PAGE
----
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Two tankers hit in the Gulf and oil surges over 4.5pc

TWO tankers were damaged in a suspected attack in the Gulf of Oman, just weeks after a previous incident in the region resulting in oil rebounding from the lowest in almost five months

Two tankers hit in the Gulf and oil surges over 4.5pc

TWO tankers were damaged in a suspected attack in the Gulf of Oman, just weeks after a previous incident in the region resulting in oil rebounding from the lowest in almost five months

21 June 2019 - 19:00

TWO tankers were damaged in a suspected attack in the Gulf of Oman, just weeks after a previous incident in the region resulting in oil rebounding from the lowest in almost five months.

Brent Crude soared as much as 4.5 per cent following reports of an assault on ships near the Strait of Hormuz, a critical passage for cargoes from the Middle East. The Japanese owner of one of the vessels told local media it had been hit by a 'shell'. The second tanker, owned by Norway's Frontline, suffered three detonations, the Norway Maritime Authority said. Both ships were evacuated.



The incident comes just a month after four vessels, including two Saudi oil tankers, were sabotaged in what the US said was an Iranian attack using naval mines. Tehran denied the charge, and nobody has claimed responsibility for the latest assault, reports AJOT.



Tensions have flared in the region as US President Donald Trump attempts to choke off Iran's oil revenues with tighter sanctions and turns to the Islamic Republic's political adversaries - the Saudis - to keep global crude markets adequately supplied. The alarm is reviving prices that have faltered for weeks amid the US-China trade dispute and swelling American inventories.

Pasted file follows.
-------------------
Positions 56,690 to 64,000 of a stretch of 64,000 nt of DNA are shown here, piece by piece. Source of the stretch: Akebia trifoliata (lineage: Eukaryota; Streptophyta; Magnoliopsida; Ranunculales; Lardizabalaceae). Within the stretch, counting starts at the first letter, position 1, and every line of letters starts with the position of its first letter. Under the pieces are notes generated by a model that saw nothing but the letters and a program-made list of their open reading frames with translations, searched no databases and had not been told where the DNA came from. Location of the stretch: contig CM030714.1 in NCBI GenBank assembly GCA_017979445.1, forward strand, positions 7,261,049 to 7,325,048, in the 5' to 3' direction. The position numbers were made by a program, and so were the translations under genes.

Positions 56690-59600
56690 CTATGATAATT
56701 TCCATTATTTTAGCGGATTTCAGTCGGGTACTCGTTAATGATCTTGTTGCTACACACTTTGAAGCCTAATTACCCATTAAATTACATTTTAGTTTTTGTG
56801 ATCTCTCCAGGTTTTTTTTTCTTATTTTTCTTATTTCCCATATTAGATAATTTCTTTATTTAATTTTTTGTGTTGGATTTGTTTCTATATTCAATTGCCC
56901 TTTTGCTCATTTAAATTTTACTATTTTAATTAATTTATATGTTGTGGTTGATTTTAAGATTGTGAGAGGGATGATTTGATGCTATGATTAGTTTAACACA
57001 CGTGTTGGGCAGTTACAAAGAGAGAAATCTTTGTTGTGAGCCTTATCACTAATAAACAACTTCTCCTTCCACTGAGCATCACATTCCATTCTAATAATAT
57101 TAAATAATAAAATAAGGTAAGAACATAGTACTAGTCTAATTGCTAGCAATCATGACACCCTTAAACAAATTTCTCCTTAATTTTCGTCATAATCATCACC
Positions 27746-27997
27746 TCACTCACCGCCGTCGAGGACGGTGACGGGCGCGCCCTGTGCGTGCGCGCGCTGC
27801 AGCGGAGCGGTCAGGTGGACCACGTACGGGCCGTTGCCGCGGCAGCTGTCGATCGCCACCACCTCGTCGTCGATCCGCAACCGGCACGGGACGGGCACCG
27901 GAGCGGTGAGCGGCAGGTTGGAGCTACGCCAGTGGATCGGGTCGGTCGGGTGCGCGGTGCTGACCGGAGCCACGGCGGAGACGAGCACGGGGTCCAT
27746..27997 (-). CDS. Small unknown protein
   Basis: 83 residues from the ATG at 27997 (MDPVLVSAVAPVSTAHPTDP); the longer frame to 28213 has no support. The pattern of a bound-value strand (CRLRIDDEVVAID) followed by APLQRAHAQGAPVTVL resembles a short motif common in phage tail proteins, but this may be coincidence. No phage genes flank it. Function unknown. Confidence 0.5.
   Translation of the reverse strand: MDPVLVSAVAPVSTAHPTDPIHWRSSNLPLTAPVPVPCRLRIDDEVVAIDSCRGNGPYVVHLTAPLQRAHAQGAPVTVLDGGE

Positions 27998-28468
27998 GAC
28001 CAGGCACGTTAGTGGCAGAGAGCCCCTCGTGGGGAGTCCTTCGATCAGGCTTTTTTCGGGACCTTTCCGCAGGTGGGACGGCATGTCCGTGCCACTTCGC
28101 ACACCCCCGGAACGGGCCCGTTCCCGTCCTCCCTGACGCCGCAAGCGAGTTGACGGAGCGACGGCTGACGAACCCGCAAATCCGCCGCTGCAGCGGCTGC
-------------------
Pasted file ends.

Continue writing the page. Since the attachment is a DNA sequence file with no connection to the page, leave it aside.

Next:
'In the past weeks, the market has been in a panic about the perceived weakness in oil demand,' said Eugen Weinberg, head of commodities research at Commerzbank. 'We've been wondering what piece of news would break the dam, and lead to a jump in prices.'



This latest incident could set the stage for a tense meeting when the OPEC cartel - to which both Saudi Arabia and Iran belong - and its allies gather in coming weeks to decide oil-production levels for the second half of the year. The group has been struggling to settle on an exact date as the Saudi-Iran dispute once again impedes its ability to make decisions.



Brent for August settlement advanced 3.4 per cent to US$62.03 a barrel on London's ICE Futures Europe Exchange, after touching $62.64 earlier. It fell 3.7 per cent to the lowest in almost five months. The global benchmark crude traded at a premium of $9.13 to WTI for the same month.


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